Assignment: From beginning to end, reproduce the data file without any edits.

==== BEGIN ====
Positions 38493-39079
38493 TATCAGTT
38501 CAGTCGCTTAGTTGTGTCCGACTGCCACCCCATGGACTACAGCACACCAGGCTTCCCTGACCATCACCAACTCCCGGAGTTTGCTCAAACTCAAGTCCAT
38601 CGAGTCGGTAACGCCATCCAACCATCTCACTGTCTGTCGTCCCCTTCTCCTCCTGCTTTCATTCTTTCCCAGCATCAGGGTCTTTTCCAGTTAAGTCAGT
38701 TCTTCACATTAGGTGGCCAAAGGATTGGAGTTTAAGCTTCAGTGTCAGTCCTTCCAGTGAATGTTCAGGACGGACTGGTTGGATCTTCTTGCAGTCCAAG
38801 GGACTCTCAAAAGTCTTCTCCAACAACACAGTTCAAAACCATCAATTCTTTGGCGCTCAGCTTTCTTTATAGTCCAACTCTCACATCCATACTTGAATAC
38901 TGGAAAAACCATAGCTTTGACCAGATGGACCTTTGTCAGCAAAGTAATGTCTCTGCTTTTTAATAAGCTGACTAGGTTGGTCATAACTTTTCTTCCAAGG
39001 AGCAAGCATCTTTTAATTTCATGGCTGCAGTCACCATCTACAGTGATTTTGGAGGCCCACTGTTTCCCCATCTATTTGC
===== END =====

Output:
Positions 38493-39079
38493 TATCAGTT
38501 CAGTCGCTTAGTTGTGTCCGACTGCCACCCCATGGACTACAGCACACCAGGCTTCCCTGACCATCACCAACTCCCGGAGTTTGCTCAAACTCAAGTCCAT
38601 CGAGTCGGTAACGCCATCCAACCATCTCACTGTCTGTCGTCCCCTTCTCCTCCTGCTTTCATTCTTTCCCAGCATCAGGGTCTTTTCCAGTTAAGTCAGT
38701 TCTTCACATTAGGTGGCCAAAGGATTGGAGTTTAAGCTTCAGTGTCAGTCCTTCCAGTGAATGTTCAGGACGGACTGGTTGGATCTTCTTGCAGTCCAAG
38801 GGACTCTCAAAAGTCTTCTCCAACAACACAGTTCAAAACCATCAATTCTTTGGCGCTCAGCTTTCTTTATAGTCCAACTCTCACATCCATACTTGAATAC
38901 TGGAAAAACCATAGCTTTGACCAGATGGACCTTTGTCAGCAAAGTAATGTCTCTGCTTTTTAATAAGCTGACTAGGTTGGTCATAACTTTTCTTCCAAGG
39001 AGCAAGCATCTTTTAATTTCATGGCTGCAGTCACCATCTACAGTGATTTTGGAGGCCCACTGTTTCCCCATCTATTTGC